I think Anthem is 3 years and Arcam is 2. The cost of the upgrade is still unknown. The original rumor was $1,000 for the D-1 upgrade which would include a scaler, and less for the AVM30 for everything else. Now it is looking like the AVM30 will get the scaler too, so the update will not be cheap. I don't think there is an official announcement.


Chris
 

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can the Arcam do separate lip synch for separate channels, and can it be adjusted on the fly--from the remote?


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Discussion Starter #15
I know that the Arcam can do lip synch on the fly via remote, but I don't think the Anthem has that option. I don't recall that either of them can do it for separate channels.


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Chris:


Hope I'm not stepping on your toes here if I post a comparison between the AVP700 and my previous pre/pro, the Krell Showcase. Both were connected to my RBH T-2p speakers through the balanced outputs and I spent a lazy Sunday afternoon (wife and kids at the movies) switching back and forth between the two units and an Arcam 300 (used as a pre/pro only).


Compared to the 700, the Showcase sounds slightly "thinner" and sterile. It lacks the Arcams full-bodied sound, especially in two-channel, where the soundstage seems flatter and more two-dimensional. Acoustic music through the Krell seems detailed but not resolving, missing that (by comparison) "there" feeling that a good system and recording can deliver. The Showcase also seems subtly rolled off on the top end vs. the 700 so it feels as though something is ever so slightly lacking, again only noticed by comparing the two units. I just found the AVP700 to be more satisfying, top to bottom.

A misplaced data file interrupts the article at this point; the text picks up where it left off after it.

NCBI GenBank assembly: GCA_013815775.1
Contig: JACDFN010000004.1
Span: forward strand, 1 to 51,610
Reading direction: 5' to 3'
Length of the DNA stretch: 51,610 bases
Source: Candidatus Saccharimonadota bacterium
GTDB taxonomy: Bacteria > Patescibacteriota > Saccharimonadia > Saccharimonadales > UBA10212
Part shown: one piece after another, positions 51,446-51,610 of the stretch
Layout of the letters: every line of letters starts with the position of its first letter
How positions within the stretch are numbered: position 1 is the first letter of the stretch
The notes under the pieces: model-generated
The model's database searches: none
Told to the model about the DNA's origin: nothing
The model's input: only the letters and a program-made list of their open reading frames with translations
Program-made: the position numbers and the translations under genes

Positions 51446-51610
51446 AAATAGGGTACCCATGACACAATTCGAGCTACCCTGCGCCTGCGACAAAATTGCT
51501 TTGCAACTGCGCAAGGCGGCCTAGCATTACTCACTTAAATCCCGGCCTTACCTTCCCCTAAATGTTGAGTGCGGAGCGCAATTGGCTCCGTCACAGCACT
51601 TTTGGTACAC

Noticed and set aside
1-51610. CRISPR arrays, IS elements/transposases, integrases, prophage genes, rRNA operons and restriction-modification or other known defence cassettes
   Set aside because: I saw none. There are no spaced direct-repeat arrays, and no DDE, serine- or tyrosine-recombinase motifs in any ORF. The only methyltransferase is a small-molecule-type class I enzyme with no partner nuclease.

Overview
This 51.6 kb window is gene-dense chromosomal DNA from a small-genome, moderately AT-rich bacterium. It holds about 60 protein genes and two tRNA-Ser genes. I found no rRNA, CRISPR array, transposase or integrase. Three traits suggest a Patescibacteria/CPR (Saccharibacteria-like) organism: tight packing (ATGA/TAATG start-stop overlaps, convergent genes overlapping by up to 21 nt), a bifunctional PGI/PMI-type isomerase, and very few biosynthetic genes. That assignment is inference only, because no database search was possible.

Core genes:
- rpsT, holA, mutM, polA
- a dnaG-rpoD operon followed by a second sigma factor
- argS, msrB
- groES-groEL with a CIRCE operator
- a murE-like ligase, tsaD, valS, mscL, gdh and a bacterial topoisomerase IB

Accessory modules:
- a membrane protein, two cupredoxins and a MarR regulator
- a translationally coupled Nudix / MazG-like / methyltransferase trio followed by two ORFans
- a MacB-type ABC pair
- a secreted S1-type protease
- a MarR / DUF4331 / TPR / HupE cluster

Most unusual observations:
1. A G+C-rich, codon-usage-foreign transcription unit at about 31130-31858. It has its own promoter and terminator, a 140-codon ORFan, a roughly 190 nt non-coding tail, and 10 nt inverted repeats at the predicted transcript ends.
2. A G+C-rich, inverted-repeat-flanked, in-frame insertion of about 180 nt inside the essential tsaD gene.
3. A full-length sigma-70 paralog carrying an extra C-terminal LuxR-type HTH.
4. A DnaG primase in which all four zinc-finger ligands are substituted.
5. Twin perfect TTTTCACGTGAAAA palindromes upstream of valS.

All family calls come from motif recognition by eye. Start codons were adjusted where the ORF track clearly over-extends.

Hard to believe that the AVP700 is 1/2 the Showcase's $4000 MSRP. In fairness, the Showcase is a 4-5 year old design; proof, I guess, that Moore's law continues to be true.


All thoughts JMHO, YMMV, etc. Regards,


John
 

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Discussion Starter #17
No toe stepping here. I hope this thread will continue with Arcam comparisons. As I implied earlier, my vision is not good. The only upside to this condition is that my hearing is extra sensitive (nature's way of balancing I guess). I've also found that listening with the lights off and no other distractions can really zone in on the details of the music. For the first time since bringing home the AVP700, I just sat back and listened in this way tonight. When I posted the review that started this thread, I tried to contain my enthusiasm. Too many reviews here contain broad generalizations and a dash of hyperbole. Still, as I listened tonight, I could not stop shaking my head. This processor just flat out blew away my expectations. I admit that I've never auditioned the very high end of CD players, or the expensive outboard DACs that are out there, but the 2 channel performance of the AVP700 is so far beyond other brands that I've tried. I have to say a big thank you to this forum for making me aware of it at all. Hopefully there are other die-hard music fans out there that will find it too.